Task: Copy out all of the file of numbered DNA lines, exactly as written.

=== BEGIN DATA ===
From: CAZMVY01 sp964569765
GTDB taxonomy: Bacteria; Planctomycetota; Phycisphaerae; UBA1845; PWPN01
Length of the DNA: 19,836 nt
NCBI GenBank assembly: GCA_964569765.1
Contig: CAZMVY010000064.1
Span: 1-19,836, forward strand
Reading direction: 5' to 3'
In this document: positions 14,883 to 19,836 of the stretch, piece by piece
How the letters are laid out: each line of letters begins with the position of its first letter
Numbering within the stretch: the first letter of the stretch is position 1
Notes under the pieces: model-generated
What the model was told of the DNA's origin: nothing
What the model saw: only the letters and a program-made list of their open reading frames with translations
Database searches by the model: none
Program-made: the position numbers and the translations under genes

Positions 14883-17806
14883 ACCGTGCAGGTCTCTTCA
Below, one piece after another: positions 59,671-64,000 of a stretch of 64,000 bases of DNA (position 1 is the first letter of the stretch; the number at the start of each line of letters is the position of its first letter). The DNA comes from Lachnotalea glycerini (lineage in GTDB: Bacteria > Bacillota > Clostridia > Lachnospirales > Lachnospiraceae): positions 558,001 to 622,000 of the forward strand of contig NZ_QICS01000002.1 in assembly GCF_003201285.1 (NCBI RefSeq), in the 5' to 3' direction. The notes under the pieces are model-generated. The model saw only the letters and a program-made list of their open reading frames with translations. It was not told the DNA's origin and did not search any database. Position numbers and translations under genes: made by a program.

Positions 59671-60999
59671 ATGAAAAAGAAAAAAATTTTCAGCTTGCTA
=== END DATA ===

From: CAZMVY01 sp964569765
GTDB taxonomy: Bacteria; Planctomycetota; Phycisphaerae; UBA1845; PWPN01
Length of the DNA: 19,836 nt
NCBI GenBank assembly: GCA_964569765.1
Contig: CAZMVY010000064.1
Span: 1-19,836, forward strand
Reading direction: 5' to 3'
In this document: positions 14,883 to 19,836 of the stretch, piece by piece
How the letters are laid out: each line of letters begins with the position of its first letter
Numbering within the stretch: the first letter of the stretch is position 1
Notes under the pieces: model-generated
What the model was told of the DNA's origin: nothing
What the model saw: only the letters and a program-made list of their open reading frames with translations
Database searches by the model: none
Program-made: the position numbers and the translations under genes

Positions 14883-17806
14883 ACCGTGCAGGTCTCTTCA
Below, one piece after another: positions 59,671-64,000 of a stretch of 64,000 bases of DNA (position 1 is the first letter of the stretch; the number at the start of each line of letters is the position of its first letter). The DNA comes from Lachnotalea glycerini (lineage in GTDB: Bacteria > Bacillota > Clostridia > Lachnospirales > Lachnospiraceae): positions 558,001 to 622,000 of the forward strand of contig NZ_QICS01000002.1 in assembly GCF_003201285.1 (NCBI RefSeq), in the 5' to 3' direction. The notes under the pieces are model-generated. The model saw only the letters and a program-made list of their open reading frames with translations. It was not told the DNA's origin and did not search any database. Position numbers and translations under genes: made by a program.

Positions 59671-60999
59671 ATGAAAAAGAAAAAAATTTTCAGCTTGCTA